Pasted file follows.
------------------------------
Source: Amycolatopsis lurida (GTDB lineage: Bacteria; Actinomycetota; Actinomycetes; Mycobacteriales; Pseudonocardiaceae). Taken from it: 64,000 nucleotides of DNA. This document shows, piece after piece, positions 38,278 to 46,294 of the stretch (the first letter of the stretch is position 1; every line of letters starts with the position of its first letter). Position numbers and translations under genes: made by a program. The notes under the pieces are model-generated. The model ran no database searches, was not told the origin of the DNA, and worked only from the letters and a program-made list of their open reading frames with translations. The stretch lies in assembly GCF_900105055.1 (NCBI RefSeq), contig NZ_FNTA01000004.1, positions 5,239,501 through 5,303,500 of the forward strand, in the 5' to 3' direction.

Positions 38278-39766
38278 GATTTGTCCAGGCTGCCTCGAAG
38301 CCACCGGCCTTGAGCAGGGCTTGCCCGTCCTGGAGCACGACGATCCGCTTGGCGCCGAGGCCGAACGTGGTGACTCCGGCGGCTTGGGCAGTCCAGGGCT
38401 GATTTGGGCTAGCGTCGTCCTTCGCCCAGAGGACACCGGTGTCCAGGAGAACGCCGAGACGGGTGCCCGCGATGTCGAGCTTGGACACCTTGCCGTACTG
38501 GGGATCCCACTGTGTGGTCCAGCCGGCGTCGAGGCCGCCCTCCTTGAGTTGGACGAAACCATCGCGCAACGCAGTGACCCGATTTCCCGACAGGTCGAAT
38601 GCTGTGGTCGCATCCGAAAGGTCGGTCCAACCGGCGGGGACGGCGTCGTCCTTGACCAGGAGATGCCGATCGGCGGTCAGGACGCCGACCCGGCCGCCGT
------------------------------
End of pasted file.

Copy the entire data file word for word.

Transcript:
Source: Amycolatopsis lurida (GTDB lineage: Bacteria; Actinomycetota; Actinomycetes; Mycobacteriales; Pseudonocardiaceae). Taken from it: 64,000 nucleotides of DNA. This document shows, piece after piece, positions 38,278 to 46,294 of the stretch (the first letter of the stretch is position 1; every line of letters starts with the position of its first letter). Position numbers and translations under genes: made by a program. The notes under the pieces are model-generated. The model ran no database searches, was not told the origin of the DNA, and worked only from the letters and a program-made list of their open reading frames with translations. The stretch lies in assembly GCF_900105055.1 (NCBI RefSeq), contig NZ_FNTA01000004.1, positions 5,239,501 through 5,303,500 of the forward strand, in the 5' to 3' direction.

Positions 38278-39766
38278 GATTTGTCCAGGCTGCCTCGAAG
38301 CCACCGGCCTTGAGCAGGGCTTGCCCGTCCTGGAGCACGACGATCCGCTTGGCGCCGAGGCCGAACGTGGTGACTCCGGCGGCTTGGGCAGTCCAGGGCT
38401 GATTTGGGCTAGCGTCGTCCTTCGCCCAGAGGACACCGGTGTCCAGGAGAACGCCGAGACGGGTGCCCGCGATGTCGAGCTTGGACACCTTGCCGTACTG
38501 GGGATCCCACTGTGTGGTCCAGCCGGCGTCGAGGCCGCCCTCCTTGAGTTGGACGAAACCATCGCGCAACGCAGTGACCCGATTTCCCGACAGGTCGAAT
38601 GCTGTGGTCGCATCCGAAAGGTCGGTCCAACCGGCGGGGACGGCGTCGTCCTTGACCAGGAGATGCCGATCGGCGGTCAGGACGCCGACCCGGCCGCCGT